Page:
Shannon WilberShannon Wilber is a Technical Solution Architect at VMware with eighteen years of information technology experience with architecture design, implementations and infrastructure management for commercial and enterprise scale IT solutions for Software Defined Data Centers and Hybrid Cloud environments. Proven team leadership and technical experience to guide complex IT projects through the planning, design, implementation, migration and optimization stages for diverse IT solutions for customers globally. Shannon is also a VMware Certified Professional (VCP5-DCV), EMC Proven Professional and EMC Certified Cloud Infrastructure Specialist. 

VDI Current Capacity Details

Anand Vaneswaran

By Anand Vaneswaran

In my previous post, I provided instructions on constructing a high-level “at-a-glance” VDI dashboard in vRealize Operations for Horizon, one that would aid in troubleshooting scenarios. In the second of this three-part blog series, I will be talking about constructing a custom dashboard that will take a holistic view of my vSphere HA clusters that run my VDI workloads in an effort to understand current capacity. The ultimate objective would be to place myself in a better position in not only understanding my current capacity, but I better hope that these stats help me identify trends to be able to help me forecast capacity. In this example, I’m going to try to gain information on the following:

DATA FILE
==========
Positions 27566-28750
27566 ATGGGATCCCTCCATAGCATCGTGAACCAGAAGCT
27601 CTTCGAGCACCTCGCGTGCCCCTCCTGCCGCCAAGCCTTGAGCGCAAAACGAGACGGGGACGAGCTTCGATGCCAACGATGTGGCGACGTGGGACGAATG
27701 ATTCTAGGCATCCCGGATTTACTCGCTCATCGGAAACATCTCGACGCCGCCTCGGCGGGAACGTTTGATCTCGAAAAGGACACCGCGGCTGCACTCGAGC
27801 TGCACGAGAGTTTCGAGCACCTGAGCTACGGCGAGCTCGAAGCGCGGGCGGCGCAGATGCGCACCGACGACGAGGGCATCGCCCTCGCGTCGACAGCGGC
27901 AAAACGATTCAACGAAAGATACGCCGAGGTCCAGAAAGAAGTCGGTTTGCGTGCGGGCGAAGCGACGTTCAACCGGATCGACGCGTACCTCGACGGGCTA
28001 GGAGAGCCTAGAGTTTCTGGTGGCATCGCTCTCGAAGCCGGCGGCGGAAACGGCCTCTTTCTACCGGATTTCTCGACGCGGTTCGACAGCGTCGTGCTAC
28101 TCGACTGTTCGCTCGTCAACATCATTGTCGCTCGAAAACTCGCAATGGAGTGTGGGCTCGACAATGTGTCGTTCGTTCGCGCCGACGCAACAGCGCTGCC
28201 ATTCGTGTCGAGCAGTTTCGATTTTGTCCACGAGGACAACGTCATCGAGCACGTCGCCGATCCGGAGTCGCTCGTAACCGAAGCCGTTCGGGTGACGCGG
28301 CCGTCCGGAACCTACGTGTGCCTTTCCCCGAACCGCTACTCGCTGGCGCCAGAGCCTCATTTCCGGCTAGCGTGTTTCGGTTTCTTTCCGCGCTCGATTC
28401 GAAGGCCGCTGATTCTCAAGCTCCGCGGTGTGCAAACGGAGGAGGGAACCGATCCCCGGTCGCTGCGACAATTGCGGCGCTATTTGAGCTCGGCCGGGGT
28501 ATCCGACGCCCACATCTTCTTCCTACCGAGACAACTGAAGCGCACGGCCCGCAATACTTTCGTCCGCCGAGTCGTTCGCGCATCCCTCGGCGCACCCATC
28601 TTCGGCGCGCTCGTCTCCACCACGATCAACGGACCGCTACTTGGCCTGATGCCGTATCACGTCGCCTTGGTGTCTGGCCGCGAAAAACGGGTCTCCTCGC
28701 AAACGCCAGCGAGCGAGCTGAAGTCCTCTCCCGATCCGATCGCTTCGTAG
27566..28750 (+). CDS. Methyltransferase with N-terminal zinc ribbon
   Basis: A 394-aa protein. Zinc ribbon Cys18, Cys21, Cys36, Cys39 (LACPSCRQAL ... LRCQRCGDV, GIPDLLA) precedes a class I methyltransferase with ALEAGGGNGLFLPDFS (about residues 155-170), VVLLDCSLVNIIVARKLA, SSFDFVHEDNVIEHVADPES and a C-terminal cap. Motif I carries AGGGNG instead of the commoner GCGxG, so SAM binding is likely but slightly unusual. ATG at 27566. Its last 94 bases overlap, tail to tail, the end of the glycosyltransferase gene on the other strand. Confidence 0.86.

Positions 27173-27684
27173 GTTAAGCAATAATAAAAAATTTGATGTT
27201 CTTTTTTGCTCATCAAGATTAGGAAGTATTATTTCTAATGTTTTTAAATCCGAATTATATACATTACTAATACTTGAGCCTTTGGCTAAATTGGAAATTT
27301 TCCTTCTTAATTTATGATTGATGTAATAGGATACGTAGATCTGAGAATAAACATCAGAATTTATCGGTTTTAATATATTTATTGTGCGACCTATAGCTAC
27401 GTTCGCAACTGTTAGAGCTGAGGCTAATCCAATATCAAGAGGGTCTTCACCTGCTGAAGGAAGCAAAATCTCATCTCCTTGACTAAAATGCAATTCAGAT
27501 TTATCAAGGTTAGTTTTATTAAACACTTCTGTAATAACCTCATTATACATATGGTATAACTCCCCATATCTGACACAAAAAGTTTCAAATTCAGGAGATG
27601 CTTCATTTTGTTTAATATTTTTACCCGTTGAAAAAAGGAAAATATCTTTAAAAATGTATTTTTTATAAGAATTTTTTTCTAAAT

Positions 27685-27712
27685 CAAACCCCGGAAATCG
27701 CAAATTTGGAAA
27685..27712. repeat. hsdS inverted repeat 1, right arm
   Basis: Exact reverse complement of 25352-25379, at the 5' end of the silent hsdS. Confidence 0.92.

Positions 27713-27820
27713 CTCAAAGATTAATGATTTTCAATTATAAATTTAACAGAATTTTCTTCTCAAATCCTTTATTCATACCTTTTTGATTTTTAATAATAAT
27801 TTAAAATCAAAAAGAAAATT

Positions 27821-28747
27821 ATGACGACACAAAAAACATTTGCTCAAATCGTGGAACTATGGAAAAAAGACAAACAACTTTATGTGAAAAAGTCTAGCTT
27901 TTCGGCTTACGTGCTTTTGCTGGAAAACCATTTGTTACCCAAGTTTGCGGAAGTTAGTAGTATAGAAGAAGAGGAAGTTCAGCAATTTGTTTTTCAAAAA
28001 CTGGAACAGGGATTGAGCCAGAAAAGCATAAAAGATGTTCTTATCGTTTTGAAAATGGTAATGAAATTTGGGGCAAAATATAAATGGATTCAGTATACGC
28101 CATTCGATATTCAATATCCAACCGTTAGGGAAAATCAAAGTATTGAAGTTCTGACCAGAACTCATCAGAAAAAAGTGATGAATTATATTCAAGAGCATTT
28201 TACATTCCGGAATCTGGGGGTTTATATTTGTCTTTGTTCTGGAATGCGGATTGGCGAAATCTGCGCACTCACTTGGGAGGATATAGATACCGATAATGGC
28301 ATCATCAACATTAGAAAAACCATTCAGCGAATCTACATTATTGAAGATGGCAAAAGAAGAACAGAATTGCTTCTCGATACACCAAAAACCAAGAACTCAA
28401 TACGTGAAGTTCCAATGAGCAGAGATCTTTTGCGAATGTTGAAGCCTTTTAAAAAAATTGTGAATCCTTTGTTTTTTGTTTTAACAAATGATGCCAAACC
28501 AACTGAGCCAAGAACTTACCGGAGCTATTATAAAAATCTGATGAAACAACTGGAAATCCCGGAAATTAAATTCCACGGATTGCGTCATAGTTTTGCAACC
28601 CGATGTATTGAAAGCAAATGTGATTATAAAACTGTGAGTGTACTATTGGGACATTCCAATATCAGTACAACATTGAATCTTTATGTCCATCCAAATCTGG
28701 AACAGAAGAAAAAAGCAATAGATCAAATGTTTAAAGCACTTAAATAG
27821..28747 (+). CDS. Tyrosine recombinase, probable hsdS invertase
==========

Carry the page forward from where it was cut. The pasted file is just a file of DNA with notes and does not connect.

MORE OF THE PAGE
• Total number of running hosts
  • Total number of running VMs
  • VM-LUN densities
  • Usable RAM capacity (in a N+1 cluster configuration)
  • vCPU to pCPU density (in a N+1 cluster configuration)
  • Total disk space used in percentage.

You can either follow my lead and recreate this dashboard step-by-step, or simply use this as a guide and create a dashboard of your own for the most important capacity metrics you care about. In my environment, I have five (5) clusters comprising of full-clone VDI machines and three (3) clusters comprising of linked-clone VDI machines. I have decided to incorporate eight (8) “Generic Scoreboard” widgets in a two-column custom dashboard. I’m going to populate each of these “Generic Scoreboard” widgets with the relevant stats described above.

anand_vdi_1

Once my widgets have been imported, I will rearrange my dashboard so that the left side of the screen occupies full-clone clusters and the right side of the screen occupies linked-clone clusters. Now, as part of this exercise I determined that I needed to create super metrics to calculate the following metrics: